This is not for Kumar, part 1

Lil is white trash. She does not live in a double-wide and make hot dog casserole, and in foreign lands she could easily pass, but she is white trash nonetheless.

Lyle is white trash. He does not buy potted meat or have a car up on blocks in his yard, but he is white trash nonetheless.

One day Lil and Lyle met, and something drew them together. Perhaps it was a disturbance in the philotic web, or maybe a magical Jungian archetype of a dirty rag as a gas cap that resonated in their minds, but whatever it was, they decided to keep in touch online and get to know each other better, with clear non-platonic overtones.

Lyle had a penchant for underdressed girls with a modest amount of tattooes and piercings and a full-on bent for drunken promiscuity. While Lil did not fit this stereotype well, she played up her sexual indiscriminateness and made up a few fetishes to impress him.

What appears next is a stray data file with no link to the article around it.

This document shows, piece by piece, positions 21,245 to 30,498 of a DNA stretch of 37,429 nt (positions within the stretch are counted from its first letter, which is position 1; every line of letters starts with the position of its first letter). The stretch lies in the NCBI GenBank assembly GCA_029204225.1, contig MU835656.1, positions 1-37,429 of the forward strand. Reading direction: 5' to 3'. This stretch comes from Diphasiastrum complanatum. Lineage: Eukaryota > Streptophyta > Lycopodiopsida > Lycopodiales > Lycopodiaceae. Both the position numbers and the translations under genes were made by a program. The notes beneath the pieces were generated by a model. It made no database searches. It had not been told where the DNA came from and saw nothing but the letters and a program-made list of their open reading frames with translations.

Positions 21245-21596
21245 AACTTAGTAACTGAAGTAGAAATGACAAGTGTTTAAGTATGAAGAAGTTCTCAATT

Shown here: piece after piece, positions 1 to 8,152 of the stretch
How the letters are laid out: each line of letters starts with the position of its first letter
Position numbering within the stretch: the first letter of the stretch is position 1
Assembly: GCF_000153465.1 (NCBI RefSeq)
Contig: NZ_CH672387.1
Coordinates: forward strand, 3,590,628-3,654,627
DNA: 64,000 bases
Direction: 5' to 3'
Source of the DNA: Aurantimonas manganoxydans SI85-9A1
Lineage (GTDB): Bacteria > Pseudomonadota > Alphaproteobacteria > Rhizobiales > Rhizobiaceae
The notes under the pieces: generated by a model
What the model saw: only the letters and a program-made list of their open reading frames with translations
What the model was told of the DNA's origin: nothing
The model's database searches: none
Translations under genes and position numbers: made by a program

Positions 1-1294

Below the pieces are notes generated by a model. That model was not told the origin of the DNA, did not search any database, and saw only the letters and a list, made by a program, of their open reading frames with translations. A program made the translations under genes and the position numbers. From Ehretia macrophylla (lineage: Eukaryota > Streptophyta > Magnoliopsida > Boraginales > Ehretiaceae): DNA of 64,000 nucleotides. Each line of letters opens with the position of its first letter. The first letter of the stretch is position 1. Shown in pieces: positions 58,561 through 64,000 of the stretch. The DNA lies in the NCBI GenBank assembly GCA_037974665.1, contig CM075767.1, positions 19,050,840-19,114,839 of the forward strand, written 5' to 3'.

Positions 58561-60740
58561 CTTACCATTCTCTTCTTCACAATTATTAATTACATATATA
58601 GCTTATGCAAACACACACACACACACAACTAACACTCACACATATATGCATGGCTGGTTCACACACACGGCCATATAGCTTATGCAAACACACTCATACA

Lil needed a boy who would not judge her for all her faults and long history of poor decision-making. So Lyle pretended not to judge.

One-third deceit, one-third misinterpretation of Internet ambiguities, and one-third imagination led them to develop unrealistic perceptions of each other. Since they also had unrealistic perceptions of themselves, were fairly narcissistic, and were almost totally caught up in their own private melodramas, it took a while for the veil to come down.

Come down it did, like an avalanche of Kraft Dinner boxes falling off a Canadian supermarket shelf. Then they were angry. Then they were sad. Then they brushed on fresh new coats of self-delusion and heated up some chicken nuggets.

Posted on 2009-12-04
Tags: parabola